Members of Maryland's political leadership want to change state law after federal judges started to rule that many traffic violations on federal land cannot be prosecuted.
The Sun reported last month that judges in Maryland are throwing out routine traffic infractions at military bases, hospitals and research centers across the state. The result has been that rule-breaking motorists have been let off without penalty and the millions of dollars in ticket revenue could now be at risk.
In federal court, judges must apply state traffic laws when no similar federal law exists. But noting appeals court decisions, the judges ruled that states' definition of public highways does not include secured roads in and around gated installations run by federal agencies.
When federal prosecutors brought traffic cases based on definitions in Maryland starting last fall, several federal magistrate judges said there was problem.
Yesterday, state Sen. Brian E. Frosh, chairman of the Judicial Proceedings Committee, said he has asked legislative services to draft a bill to address the issue by changing the state's definition of a public highway and closing the loophole.
"This is a serious problem," said Frosh, a Montgomery County Democrat. "And it's a problem with a fuse on it. We need to address it quickly."
His comments were echoed by Senate President Thomas V. Mike Miller, a Prince George's Democrat.
"It's a situation that needs to be addressed," Miller said yesterday. "Judges cause these kinds of problems all of the time. They find laws unconstitutional, and we need to come back and revise the statute."
Both legislators said that the issue was never expected to be addressed by the General Assembly during its recent one-day special session. The governor did not list the issue in his petition to call the session, they said.
"We refused to take up a lot of issues," Miller said when asked why the General Assembly did not raise it on its own. "But this is an issue that cries out for redress so we'll do something about it eventually."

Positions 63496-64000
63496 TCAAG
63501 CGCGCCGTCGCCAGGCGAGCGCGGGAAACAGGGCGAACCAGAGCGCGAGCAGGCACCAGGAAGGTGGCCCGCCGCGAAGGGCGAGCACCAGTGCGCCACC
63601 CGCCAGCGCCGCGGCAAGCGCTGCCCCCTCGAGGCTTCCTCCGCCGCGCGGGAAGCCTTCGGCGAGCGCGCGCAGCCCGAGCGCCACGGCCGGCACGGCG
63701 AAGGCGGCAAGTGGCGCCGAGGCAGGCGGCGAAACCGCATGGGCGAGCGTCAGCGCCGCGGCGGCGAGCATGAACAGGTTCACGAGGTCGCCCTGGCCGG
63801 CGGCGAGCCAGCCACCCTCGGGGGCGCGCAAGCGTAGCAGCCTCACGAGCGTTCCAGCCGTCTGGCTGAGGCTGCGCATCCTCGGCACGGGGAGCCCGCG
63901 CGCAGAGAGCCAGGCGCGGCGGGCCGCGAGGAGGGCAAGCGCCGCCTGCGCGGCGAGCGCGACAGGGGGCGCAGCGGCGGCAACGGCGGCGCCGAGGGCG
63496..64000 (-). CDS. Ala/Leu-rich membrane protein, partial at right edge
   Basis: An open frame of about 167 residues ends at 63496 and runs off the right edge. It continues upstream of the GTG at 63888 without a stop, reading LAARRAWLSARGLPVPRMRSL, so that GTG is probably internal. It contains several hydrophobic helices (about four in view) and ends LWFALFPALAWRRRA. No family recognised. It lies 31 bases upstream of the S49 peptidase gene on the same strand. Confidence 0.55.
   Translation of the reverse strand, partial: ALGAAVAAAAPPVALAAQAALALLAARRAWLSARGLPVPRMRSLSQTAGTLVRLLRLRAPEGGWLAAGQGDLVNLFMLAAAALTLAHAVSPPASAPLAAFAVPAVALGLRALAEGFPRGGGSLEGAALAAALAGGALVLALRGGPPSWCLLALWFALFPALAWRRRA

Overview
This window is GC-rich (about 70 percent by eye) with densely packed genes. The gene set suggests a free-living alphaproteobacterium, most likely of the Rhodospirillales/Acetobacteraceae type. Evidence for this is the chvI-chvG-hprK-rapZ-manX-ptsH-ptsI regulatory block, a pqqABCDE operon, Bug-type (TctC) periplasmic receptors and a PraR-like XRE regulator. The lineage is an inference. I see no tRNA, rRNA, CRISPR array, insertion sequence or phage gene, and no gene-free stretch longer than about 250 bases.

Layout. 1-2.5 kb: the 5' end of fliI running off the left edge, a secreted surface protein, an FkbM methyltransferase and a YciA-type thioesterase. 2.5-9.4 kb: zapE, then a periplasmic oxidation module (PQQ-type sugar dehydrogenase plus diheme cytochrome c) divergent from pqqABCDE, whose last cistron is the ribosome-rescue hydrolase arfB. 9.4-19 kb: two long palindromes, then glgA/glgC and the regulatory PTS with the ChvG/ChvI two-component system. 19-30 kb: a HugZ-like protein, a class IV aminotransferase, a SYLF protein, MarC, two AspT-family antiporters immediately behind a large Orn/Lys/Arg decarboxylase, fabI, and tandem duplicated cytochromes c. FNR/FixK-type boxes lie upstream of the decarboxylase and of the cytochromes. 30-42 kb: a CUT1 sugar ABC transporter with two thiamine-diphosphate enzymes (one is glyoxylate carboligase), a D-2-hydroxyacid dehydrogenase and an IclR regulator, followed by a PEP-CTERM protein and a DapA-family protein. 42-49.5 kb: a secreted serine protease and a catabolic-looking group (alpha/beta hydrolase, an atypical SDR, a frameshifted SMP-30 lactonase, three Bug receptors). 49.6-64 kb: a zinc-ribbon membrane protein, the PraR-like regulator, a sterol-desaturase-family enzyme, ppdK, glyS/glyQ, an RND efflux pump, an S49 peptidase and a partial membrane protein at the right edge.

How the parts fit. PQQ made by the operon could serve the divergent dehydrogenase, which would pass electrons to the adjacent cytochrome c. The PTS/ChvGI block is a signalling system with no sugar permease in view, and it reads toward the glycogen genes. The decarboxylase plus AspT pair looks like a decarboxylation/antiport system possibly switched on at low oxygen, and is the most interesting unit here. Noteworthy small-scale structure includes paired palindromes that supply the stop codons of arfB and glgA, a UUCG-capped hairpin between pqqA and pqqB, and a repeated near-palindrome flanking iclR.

Frosh said he expects a bill to be ready for him to introduce during the next regular legislative session in January.
The problem in Maryland arose last fall when a series of appellate court rulings forced federal district judges in Maryland to reconsider whether they could enforce traffic laws.
Some defense lawyers said the definition of what is a public highway may have been designed intentionally to protect federal reservations and private land, including farms, from intrusive state traffic regulations.
But Maryland U.S. Attorney Rod J. Rosenstein, the state's top federal prosecutor, believed otherwise.
Last month, he wrote Miller and House Speaker Michael E. Busch with his recommendation for a change in the state's definition of a public highway.
"If the problem is not resolved by the Maryland legislature, the alternative would be for the federal government to adopt separate federal traffic laws unique to federal reservations and installations," Rosenstein said.
But Rosenstein said that solution would "create confusion and inconsistencies."
Faced with a similar problem, Virginia enacted emergency legislation to change its traffic law, Rosenstein said.
Jervis S. Finney, chief legal counsel to Gov. Robert L. Ehrlich Jr., said yesterday that the letter raised "good points" worthy of greater review.
While waiting for a solution, the issue continues to play out often in the lower rungs of the state's federal court.
Later this week, a man charged with driving under a suspended license is scheduled for trial at Aberdeen Proving Ground. Lawyers familiar with the case said that the charges against him could be dropped because of the quirk in the law.